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The Giant Legacy of Rudy Van Gelder

Greg Simmons By

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Recording Engineer Rudy Van Gelder died at home of natural causes on August 25th at the age of 91. His legacy—and it's a big one—is the countless recordings he made during modern jazz's greatest period of innovation. Almost any jazz musician of note who was making records—especially if they were working on the east coast—was captured at some point with Van Gelder at the controls. Be-boppers, hard-boppers, post-boppers, soul jazz, free jazz, fusion—pick a sub category. If you want to know what was *happening* in music in the 1950s and 60s, find a few RVG recordings. They were it!

Gallons of ink have been spilled on Rudy since his passing last month, so forgive me for throwing a few extra drops. Reading his obit in the New York Times, and listening to his old records, I can't possibly understate how ubiquitous Rudy Van Gelder's fingerprints are on the music I enjoy virtually every day. If I haven't spun a stack of RVG records at the end of each week, it's because I was out of town. It seemed almost inconsiderate not to offer a few thoughts.

The albums he cut in his heyday restore musicians who've been gone, in many cases for decades: spirits reanimated through Neumann microphones and Scotch Tape (magnetic, not desktop) at the hands of a man who—at his best—captured musical events with such visceral realism that a listener in 2016 can be transported into a session that happened sixty years ago. Whatever secret sauce Rudy Van Gelder used—and he was by accounts reticent to share the ingredients—he had a gift for capturing those sessions, making sure musicians sounded their best.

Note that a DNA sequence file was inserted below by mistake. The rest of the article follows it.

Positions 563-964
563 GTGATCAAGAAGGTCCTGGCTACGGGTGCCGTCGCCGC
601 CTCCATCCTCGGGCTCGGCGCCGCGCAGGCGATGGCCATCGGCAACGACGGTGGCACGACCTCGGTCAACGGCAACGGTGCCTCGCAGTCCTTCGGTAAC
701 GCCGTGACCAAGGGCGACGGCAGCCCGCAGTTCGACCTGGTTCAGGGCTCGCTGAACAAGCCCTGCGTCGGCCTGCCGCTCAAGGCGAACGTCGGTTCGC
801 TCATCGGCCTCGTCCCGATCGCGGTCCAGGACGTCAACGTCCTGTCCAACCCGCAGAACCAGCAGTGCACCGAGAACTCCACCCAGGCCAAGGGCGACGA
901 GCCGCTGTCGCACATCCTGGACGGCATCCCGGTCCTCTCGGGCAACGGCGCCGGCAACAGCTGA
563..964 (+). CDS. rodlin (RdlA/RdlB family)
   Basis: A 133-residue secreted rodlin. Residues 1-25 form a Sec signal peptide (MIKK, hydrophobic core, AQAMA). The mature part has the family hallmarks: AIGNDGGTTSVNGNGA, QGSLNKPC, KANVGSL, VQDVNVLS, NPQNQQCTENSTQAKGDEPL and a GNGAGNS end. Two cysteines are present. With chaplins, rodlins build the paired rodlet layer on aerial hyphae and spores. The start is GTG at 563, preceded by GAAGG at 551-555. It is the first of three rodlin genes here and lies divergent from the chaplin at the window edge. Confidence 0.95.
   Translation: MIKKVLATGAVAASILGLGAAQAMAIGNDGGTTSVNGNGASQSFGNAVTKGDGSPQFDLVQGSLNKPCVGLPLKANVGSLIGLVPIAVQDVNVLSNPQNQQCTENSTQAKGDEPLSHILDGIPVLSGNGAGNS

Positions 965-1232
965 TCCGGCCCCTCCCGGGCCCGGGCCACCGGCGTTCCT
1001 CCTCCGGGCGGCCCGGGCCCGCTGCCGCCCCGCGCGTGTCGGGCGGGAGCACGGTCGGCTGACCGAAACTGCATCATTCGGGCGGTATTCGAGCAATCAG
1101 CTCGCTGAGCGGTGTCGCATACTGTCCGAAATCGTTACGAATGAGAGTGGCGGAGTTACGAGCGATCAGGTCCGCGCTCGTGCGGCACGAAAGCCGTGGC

The Van Gelder sound is eloquently summed up by Music Matters' Ron Rambach who wrote, "It was Rudy who instilled that special quality of warmth, presence, realism, clarity and a balanced tone across all elements of the typical jazz ensemble as it performed in a studio setting, literally shaping the sound of modern jazz itself through his painstaking studio work. You have only to listen to anything Van Gelder touched to learn that. He didn't simply record the sound, but captured the feeling behind it."

If records were babies Family Court would have had Rudy's picture on a most-wanted poster, thick glasses and all. I've never seen anything purporting to be an accurate count of every session he ever recorded, but he cut between 400 and 500 records for Blue Note alone, plus his work for the other major jazz labels, as well as a few classical and pop recordings. His discography surely measures into the thousands. Other engineers recorded jazz, of course, and many of them were excellent, but none came anywhere close to matching Rudy's sheer production output. Perhaps second only to the musicians themselves, Rudy Van Gelder may be the man most responsible for crafting the sound of jazz.